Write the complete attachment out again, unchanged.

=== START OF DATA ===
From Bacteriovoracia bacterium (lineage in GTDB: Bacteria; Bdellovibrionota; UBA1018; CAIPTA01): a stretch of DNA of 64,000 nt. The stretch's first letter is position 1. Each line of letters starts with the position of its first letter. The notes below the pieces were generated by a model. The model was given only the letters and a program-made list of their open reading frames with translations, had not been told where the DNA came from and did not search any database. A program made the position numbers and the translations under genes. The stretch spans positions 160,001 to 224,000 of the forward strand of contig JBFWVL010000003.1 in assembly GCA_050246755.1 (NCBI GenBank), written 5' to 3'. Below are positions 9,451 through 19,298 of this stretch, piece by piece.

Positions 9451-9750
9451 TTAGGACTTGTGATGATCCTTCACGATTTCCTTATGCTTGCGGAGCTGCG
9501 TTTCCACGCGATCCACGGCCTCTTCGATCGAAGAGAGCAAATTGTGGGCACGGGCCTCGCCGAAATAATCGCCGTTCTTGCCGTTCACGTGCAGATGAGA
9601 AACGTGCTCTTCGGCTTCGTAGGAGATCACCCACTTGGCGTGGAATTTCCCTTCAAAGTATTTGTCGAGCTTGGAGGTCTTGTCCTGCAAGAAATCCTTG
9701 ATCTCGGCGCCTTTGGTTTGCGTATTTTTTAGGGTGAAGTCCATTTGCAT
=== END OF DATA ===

From Bacteriovoracia bacterium (lineage in GTDB: Bacteria; Bdellovibrionota; UBA1018; CAIPTA01): a stretch of DNA of 64,000 nt. The stretch's first letter is position 1. Each line of letters starts with the position of its first letter. The notes below the pieces were generated by a model. The model was given only the letters and a program-made list of their open reading frames with translations, had not been told where the DNA came from and did not search any database. A program made the position numbers and the translations under genes. The stretch spans positions 160,001 to 224,000 of the forward strand of contig JBFWVL010000003.1 in assembly GCA_050246755.1 (NCBI GenBank), written 5' to 3'. Below are positions 9,451 through 19,298 of this stretch, piece by piece.

Positions 9451-9750
9451 TTAGGACTTGTGATGATCCTTCACGATTTCCTTATGCTTGCGGAGCTGCG
9501 TTTCCACGCGATCCACGGCCTCTTCGATCGAAGAGAGCAAATTGTGGGCACGGGCCTCGCCGAAATAATCGCCGTTCTTGCCGTTCACGTGCAGATGAGA
9601 AACGTGCTCTTCGGCTTCGTAGGAGATCACCCACTTGGCGTGGAATTTCCCTTCAAAGTATTTGTCGAGCTTGGAGGTCTTGTCCTGCAAGAAATCCTTG
9701 ATCTCGGCGCCTTTGGTTTGCGTATTTTTTAGGGTGAAGTCCATTTGCAT